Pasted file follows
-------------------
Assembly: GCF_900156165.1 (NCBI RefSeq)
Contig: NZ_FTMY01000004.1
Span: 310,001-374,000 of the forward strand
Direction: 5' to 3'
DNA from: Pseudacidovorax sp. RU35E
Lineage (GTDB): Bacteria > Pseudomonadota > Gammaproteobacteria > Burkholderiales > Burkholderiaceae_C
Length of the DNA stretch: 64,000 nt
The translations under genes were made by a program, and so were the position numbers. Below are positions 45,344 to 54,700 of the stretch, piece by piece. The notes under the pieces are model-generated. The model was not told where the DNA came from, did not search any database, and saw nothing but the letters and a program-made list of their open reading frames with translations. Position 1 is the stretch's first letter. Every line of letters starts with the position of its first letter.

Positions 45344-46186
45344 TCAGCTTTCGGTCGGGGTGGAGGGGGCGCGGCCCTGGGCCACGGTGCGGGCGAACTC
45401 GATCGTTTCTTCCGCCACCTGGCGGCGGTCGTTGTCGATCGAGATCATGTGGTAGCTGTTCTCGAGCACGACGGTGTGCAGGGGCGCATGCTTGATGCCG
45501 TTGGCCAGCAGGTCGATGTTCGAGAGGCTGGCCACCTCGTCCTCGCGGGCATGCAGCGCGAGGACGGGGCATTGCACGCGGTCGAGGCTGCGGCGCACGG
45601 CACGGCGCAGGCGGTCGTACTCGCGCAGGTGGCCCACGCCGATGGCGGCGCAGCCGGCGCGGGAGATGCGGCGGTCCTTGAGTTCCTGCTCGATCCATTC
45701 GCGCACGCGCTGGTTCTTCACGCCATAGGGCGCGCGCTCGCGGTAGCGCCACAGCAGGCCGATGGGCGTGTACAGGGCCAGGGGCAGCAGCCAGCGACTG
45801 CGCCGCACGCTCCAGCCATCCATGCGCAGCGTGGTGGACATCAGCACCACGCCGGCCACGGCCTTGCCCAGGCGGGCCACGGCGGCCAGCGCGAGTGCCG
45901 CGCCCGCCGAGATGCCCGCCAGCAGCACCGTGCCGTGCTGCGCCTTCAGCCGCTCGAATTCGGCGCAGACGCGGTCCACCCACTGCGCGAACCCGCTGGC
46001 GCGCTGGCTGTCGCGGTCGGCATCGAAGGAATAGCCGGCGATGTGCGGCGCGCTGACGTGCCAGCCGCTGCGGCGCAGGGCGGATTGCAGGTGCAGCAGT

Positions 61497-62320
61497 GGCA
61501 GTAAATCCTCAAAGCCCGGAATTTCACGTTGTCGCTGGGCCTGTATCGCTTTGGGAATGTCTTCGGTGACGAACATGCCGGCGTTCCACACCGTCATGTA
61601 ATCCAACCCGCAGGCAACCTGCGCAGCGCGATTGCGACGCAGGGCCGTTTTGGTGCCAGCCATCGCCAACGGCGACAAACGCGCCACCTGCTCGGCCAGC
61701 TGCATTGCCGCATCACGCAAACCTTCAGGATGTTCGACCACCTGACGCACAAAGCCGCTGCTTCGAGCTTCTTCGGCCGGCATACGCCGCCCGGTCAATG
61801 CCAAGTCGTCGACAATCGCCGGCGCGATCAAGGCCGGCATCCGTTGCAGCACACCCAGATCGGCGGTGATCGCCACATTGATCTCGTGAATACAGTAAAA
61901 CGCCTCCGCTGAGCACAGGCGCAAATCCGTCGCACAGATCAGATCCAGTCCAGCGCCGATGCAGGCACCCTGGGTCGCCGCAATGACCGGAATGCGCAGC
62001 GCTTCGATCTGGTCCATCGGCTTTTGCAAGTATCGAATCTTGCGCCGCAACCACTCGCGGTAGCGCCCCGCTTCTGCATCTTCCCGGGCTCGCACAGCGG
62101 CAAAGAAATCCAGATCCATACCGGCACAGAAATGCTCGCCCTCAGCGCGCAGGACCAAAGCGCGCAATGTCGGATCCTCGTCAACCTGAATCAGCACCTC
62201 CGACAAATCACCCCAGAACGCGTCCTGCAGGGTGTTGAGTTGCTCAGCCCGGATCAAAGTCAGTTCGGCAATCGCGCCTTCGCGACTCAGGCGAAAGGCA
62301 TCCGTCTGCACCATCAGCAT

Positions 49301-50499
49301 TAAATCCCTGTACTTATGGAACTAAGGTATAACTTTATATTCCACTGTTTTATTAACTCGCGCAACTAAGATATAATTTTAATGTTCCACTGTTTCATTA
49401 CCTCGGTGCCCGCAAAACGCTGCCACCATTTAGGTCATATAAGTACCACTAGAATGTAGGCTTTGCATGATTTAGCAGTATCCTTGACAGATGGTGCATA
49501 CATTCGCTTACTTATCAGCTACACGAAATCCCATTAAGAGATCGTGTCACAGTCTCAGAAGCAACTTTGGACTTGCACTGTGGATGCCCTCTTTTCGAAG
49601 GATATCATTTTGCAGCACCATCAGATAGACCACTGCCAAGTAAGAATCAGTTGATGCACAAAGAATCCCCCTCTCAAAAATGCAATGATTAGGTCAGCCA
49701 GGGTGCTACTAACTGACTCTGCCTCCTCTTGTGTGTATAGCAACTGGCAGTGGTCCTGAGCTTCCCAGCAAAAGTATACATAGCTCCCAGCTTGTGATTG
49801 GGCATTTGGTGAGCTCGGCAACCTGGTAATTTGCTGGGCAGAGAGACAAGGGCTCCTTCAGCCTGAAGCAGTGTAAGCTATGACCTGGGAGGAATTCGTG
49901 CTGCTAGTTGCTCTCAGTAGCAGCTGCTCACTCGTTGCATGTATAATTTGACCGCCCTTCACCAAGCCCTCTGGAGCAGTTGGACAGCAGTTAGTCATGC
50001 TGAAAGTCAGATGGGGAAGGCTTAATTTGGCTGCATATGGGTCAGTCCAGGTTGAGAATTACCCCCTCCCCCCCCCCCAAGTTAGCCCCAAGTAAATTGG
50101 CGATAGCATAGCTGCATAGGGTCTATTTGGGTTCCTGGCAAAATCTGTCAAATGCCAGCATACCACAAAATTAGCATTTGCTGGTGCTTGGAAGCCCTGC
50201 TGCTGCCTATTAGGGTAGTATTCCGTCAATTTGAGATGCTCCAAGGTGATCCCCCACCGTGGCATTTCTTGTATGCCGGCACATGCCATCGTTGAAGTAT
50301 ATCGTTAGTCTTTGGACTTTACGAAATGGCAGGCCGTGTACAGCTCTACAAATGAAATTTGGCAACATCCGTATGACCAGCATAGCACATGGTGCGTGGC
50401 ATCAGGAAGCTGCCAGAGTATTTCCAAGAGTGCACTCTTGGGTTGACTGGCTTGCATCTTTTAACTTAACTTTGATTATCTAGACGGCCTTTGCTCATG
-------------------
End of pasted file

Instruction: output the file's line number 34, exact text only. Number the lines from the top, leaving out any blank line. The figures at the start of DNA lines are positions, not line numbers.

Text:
49701 GGGTGCTACTAACTGACTCTGCCTCCTCTTGTGTGTATAGCAACTGGCAGTGGTCCTGAGCTTCCCAGCAAAAGTATACATAGCTCCCAGCTTGTGATTG